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Trusting the smears on Spook Book at the Needles

The last three months these shoes  stayed on my feet for almost all my climbing adventures. They worked great in the granite cracks of the Needles and performed on the tricky footwork in Yosemite. As a final test I wore the TC Pro on our onsight attempt of the Freeblast. The shoes worked well standing on the small feet and jamming in many cracks. Our next day we went back for the redpoint and I swapped in my Miuras that I usually wear on multipitch routes.  While the Miuras provied me with added sensitivitiy, mainly due to the thinner sole, I missed the stiffness of the TC Pro. I felt less secure on small edges due to the softer platform of the Miuras. I think this test really drove home the advantage of the stiff shoe.


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TC Pro’s after climbing El Capitan

I held off publishing this review for a week so I could squeeze in one more test, El Capitan.  This past weekend I made my first multi day attempt on Freerider and brought along the TC Pro’s. The shoes are nicely broken in now, and while I still took them off at some belays, I was not in a rush to do so. These were the only climbing shoes I wore for our three and half days on the route. The shoes continue to perform wonderfully and they helped me have confidence to stand on numerous tiny foot holds including a redpoint of the 5.11+ slab just above Heart ledges that had seemed impossible on a previous attempt. After many pitches of climbing the shoes are in pretty good shape except for the rands on the side of the shoe. As you can see in the photo above both rands a third of the way up the inside of the shoe  have worn through quite a bit. This duribility issue  is the only real  gripe I have with these shoes.  Everyone’s feet are different so your milage may vary.  I have been using these shoes on a multitude of cracks and the wear may be caused by the way I jam my feet or an issue specific to my pair of shoes.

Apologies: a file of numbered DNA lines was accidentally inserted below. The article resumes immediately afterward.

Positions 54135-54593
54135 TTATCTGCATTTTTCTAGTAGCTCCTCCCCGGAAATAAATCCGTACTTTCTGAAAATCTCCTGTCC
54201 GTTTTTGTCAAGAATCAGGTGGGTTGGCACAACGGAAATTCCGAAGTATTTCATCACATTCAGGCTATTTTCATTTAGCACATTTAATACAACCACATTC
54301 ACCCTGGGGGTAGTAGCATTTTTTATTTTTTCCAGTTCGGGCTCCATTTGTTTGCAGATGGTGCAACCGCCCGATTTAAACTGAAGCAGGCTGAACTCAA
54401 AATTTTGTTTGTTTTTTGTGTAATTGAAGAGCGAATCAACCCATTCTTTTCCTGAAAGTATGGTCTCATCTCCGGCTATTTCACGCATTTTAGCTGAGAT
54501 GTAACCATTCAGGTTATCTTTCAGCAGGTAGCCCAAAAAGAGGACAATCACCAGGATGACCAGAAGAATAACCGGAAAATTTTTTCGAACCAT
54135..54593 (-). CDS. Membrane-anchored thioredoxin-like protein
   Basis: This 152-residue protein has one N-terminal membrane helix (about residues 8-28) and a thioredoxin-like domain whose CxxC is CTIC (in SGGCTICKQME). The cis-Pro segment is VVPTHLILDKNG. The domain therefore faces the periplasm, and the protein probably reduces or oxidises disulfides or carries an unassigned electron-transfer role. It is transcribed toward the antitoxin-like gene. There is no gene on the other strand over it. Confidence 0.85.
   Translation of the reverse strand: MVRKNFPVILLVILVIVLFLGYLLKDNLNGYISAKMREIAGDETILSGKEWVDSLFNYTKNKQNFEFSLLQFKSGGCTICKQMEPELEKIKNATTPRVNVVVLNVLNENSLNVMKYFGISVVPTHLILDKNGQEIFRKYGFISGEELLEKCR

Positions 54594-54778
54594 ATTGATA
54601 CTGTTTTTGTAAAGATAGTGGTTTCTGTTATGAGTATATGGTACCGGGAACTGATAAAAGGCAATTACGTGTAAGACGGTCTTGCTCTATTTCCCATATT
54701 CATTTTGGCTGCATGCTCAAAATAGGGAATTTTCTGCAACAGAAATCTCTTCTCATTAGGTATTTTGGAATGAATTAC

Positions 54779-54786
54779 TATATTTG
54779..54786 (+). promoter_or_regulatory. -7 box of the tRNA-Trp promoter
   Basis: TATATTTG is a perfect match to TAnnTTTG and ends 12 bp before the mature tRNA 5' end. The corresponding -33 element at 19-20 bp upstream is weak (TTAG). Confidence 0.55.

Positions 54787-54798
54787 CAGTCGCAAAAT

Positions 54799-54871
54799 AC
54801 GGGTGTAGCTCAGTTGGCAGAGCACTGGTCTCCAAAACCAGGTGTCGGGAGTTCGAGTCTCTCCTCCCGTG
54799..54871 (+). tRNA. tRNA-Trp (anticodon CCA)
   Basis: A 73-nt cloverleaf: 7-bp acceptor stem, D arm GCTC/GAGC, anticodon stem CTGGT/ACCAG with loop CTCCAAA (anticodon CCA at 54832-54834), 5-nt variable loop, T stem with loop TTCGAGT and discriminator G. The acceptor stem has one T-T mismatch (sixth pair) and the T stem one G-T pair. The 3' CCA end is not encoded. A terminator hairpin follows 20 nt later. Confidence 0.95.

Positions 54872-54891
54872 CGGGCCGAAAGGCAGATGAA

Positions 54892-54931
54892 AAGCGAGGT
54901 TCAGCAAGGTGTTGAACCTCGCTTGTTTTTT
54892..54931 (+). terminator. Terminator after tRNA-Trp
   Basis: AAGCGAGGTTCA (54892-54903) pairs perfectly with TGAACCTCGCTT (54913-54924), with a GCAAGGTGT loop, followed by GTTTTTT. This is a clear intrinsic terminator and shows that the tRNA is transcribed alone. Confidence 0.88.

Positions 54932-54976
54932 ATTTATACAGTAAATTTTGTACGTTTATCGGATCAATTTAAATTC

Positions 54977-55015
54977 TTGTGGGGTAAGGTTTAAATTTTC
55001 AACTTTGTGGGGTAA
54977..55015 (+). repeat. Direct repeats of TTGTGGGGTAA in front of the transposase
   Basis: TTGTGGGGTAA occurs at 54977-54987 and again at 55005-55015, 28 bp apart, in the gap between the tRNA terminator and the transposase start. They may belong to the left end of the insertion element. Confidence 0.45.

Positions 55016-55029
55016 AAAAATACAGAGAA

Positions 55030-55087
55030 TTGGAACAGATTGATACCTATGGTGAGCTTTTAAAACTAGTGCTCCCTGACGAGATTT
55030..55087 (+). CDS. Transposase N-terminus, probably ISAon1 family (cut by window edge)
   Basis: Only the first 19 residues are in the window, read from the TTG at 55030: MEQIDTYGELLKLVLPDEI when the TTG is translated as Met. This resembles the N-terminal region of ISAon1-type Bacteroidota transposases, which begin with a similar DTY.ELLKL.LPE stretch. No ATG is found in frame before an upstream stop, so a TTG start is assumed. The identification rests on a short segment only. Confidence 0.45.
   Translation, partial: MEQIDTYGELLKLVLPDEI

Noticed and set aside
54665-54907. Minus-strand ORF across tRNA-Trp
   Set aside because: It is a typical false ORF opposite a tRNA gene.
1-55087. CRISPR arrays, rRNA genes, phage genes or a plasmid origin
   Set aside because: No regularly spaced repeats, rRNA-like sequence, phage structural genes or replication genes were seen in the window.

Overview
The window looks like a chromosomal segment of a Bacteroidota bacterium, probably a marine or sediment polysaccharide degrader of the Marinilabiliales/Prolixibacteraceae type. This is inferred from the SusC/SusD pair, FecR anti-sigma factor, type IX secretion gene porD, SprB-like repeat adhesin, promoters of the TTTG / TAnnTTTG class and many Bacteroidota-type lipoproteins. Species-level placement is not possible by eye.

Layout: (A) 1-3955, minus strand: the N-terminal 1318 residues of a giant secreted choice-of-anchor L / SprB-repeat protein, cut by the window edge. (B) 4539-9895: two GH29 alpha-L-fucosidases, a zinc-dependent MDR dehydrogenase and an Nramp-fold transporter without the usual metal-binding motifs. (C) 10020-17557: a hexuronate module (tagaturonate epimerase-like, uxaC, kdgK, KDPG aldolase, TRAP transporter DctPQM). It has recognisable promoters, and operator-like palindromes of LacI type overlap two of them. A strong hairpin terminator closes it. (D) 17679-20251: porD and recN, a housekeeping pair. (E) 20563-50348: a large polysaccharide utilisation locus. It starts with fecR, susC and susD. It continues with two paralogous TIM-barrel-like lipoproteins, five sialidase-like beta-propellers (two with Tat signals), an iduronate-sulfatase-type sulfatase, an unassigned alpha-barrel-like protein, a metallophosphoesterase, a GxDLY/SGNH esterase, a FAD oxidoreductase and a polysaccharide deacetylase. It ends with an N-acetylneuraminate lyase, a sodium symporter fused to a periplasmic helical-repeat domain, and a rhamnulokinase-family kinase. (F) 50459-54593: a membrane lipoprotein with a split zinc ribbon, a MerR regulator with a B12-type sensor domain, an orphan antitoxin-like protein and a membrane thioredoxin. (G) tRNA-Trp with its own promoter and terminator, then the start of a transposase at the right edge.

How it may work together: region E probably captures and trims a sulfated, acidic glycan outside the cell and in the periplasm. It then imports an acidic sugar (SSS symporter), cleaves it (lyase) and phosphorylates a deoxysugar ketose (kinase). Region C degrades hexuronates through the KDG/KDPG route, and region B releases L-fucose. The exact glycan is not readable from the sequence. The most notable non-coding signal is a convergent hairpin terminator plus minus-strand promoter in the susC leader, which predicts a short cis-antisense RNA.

Overall I highly recommend these shoes. They perform amazingly well on granite and are a dream for single and multi-pitch crack climbing.

Smearing:

As I have stated, this shoe is fairly stiff and the rubber is a bit thick in the front. However, contrary to expectations, I think this shoe smears very well. The feel of small divots in the rock may be diminished by thick sole but the TC Pro really sticks to the rock. I was very impressed on Spook Book where I was constantly trusting my feet to featureless granite.  Proving its all around status, yet again, these shoes were instrumental on my first Yosemite 5.12 which featured powerful underclings with minimal feet. The TC Pro stuck to the wall and allowed for powerful opposition as I climbed the sweeping arch of Underclingon.

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Committed to a layback on Atlantis at the Needles, CA.